Fred’s Head from APH, a Blindness Blog

Fred’s Head, offered by the American Printing House for the Blind, contains tips, techniques, tutorials, in-depth articles, and resources for and by blind or visually impaired people. Our blog is named after the legendary Fred Gissoni, renowned for answering a seemingly infinite variety of questions on every aspect of blindness.

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Tuesday, October 20, 2009

Are Agencies Really Acting in Our Best Interest?

by Donna J. Jodhan

This question has lingered in my mind for many years now and it is a very troubling one. I know that there are many persons with disabilities who continue to ask the same question and I am afraid that the reader may not like the answer. That is, if you are a person with a disability, you would most likely agree with me but for the mainstream reader, you may be either surprised or dare to call me a pessimist or even a grouch or maybe something stronger.

It does not matter which country we look at here, the answer would still be the same. As a generality, most persons with disabilities truly believe that agencies that are supposed to be working on behalf of their best interests, often really do not. Many have told me that they do not believe that agencies have the right to speak on their behalf and I do agree. However, what bothers me greatly are those agencies that deliberately turn away from providing appropriate and useful services for us. In my case, I am referring to agencies that go out there and make the appearance of advocating for blind and visually impaired persons.

As someone who has traveled to several countries, I have had the opportunity to see first hand how agencies interact with their clients and it seems to be a common theme that exists here in Canada and extends to the United States and beyond. To put it mildly, agencies really do not have much respect for their clients. They generally treat them like second class citizens; they do everything in their power to make clients dependent on them, and they do not seem able to generate employment opportunities for their clients, both internally and externally.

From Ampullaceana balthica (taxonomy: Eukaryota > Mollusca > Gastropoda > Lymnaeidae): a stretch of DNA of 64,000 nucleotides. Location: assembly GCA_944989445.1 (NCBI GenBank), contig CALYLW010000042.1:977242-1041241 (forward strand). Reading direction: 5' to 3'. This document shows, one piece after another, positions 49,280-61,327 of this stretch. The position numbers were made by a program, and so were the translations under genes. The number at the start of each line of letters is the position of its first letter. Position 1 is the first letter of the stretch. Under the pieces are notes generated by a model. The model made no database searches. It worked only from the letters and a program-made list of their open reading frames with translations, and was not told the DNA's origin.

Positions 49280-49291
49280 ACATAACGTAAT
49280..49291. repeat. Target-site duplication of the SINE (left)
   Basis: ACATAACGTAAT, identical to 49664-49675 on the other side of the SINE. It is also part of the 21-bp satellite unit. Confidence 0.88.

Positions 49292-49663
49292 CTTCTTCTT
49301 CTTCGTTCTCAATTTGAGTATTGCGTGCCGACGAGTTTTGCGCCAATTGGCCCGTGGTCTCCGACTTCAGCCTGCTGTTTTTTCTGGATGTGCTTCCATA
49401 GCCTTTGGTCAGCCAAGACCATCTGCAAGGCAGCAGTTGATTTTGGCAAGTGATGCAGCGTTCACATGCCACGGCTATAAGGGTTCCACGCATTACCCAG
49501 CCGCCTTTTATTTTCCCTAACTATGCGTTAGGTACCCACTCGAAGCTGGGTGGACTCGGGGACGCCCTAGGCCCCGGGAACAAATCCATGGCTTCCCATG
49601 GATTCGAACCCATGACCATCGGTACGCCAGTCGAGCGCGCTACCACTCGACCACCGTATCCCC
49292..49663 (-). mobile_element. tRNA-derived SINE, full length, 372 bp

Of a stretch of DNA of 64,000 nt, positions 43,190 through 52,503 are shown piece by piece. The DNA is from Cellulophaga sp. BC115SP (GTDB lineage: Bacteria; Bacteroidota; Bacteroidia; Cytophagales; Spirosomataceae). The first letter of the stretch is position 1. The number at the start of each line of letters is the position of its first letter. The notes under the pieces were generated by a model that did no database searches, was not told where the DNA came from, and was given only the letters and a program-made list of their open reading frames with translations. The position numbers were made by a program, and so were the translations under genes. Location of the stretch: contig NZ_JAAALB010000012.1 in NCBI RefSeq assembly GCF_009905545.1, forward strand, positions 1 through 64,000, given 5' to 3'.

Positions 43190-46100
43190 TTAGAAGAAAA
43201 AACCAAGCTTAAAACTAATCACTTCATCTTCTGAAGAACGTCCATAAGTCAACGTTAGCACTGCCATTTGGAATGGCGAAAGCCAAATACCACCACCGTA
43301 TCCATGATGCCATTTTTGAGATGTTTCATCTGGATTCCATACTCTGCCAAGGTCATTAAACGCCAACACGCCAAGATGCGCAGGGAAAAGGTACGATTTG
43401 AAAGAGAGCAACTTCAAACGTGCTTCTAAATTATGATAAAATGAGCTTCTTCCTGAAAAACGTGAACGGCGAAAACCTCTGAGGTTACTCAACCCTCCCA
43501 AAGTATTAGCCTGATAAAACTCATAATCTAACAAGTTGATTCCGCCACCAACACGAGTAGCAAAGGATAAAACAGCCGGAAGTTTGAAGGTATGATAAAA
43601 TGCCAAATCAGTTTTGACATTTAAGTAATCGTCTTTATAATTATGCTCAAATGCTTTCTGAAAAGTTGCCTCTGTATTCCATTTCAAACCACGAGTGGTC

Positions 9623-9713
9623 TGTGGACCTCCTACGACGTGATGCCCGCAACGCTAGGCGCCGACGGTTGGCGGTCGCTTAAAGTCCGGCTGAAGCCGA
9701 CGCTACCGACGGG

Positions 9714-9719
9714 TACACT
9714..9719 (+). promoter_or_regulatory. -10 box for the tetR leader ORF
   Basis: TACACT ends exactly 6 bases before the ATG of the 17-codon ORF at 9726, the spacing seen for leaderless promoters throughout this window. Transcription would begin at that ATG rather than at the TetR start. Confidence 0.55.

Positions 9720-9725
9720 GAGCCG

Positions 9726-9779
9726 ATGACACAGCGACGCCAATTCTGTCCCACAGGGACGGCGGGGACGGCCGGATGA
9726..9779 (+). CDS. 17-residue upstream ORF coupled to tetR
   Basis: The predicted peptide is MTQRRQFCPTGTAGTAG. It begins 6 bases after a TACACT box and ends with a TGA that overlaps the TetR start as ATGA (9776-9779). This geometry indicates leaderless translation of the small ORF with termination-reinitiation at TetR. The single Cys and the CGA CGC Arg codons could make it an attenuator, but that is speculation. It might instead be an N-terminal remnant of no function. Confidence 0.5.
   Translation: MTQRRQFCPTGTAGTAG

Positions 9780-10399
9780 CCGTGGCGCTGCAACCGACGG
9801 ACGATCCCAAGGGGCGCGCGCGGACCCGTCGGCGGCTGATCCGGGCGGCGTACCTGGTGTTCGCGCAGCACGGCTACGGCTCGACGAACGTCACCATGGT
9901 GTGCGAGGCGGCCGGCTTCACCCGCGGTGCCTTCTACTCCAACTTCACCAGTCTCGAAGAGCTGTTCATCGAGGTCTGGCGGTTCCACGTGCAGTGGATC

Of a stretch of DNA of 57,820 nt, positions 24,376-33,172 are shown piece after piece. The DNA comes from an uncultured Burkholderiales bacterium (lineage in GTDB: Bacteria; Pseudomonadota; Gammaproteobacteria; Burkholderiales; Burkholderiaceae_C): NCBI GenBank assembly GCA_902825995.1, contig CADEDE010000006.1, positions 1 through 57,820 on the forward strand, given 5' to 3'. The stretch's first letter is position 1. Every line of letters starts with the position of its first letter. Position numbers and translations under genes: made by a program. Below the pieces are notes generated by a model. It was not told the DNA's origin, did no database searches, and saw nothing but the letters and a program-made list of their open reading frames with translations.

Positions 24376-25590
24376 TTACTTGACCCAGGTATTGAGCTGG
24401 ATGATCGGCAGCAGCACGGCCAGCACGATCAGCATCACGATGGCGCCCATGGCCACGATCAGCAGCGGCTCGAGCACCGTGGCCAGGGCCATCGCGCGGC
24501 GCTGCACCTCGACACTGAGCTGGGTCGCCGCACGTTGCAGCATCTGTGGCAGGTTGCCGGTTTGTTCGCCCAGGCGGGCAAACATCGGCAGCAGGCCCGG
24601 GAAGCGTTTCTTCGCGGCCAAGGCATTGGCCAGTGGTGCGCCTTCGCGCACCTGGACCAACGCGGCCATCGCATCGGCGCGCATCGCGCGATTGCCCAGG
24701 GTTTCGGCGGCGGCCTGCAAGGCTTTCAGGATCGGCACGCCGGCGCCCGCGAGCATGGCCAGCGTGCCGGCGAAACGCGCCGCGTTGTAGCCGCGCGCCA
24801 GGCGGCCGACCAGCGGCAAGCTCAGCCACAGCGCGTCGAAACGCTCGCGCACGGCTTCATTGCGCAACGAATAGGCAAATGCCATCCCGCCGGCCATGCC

There are a few heated opinions that I, as both an accessibility consultant and a visually impaired person would like to bring to your attention on this day. I will note here that these opinions are not just mine but those of several friends and clients who have taken the time to share with me.

First, many agencies are being run by staff that are really not too savvy when it comes to understanding how they should be interacting with the real world. Their ideas and strategies are ancient and out of date and it is probably why so many fail in their attempts to be successful.

Second, many agencies seem unwilling to hire the appropriate staff to provide the necessary services. In addition, they seem very unwilling to hire persons with disabilities and I am not very sure why. They seem to prefer hiring under qualified persons to be a part of their team.

Third, too many of these agencies seem to feel that portraying an image of asking for handouts from both governments and the public at large is a better route to go rather than trying to be as independent as possible.

Fourth, too many of these agencies continue to be bogged down in red tape and because of this they are unable to take advantage of opportunities that could help them to be better positioned in a real world.

Fifth, When it comes to interacting with the outside world, many of these agencies seem to be at a loss. They often do not treat their volunteers with much respect, and they fail to realize that timely and courteous responses are what count.

So many times I have seen agencies in Canada fall into these traps and through personal experiences with some agencies in Britain and America, I have seen the same. They really do not understand how to interact with the rest of the world. They are caught up in red tape and internal politics and this prevents them from being able to blend in. Several clients have told me that some of these agencies even go as far as using their clients to gain funding from governments and others. That is, using creative paperwork to make others believe that they are providing certain services when in actuality they are not. So, what is the consensus here? Do agencies on the whole really act in our best interest?

I put this question to our esteemed panel of wise ones and the overwhelming consensus was as follows: It does not really matter which country we look at, it is the same. Most agencies that go out there and advocate for the needs of their clients do a very poor job. They fall short on being able to interact effectively with their clients, their staff, and the rest of the world. Their attitude of constantly seeking handouts from governments and the public often gets in the way of their image. Their executive bodies do not seem to have a clue as to how to design and develop plans that would make them more of a business-run entity rather than as an agency depending on the charity of others.

I'm Donna J. Jodhan, an accessibility and special needs business consultant wishing you a terrific day. If you'd like to learn more about me, then you can visit some of my blog spots at:
Donna Jodhan! Advocating accessibility for all:
Weekly Saturday postings on issues of accessibility:
blogs on various issues and answers to consumers concerns:

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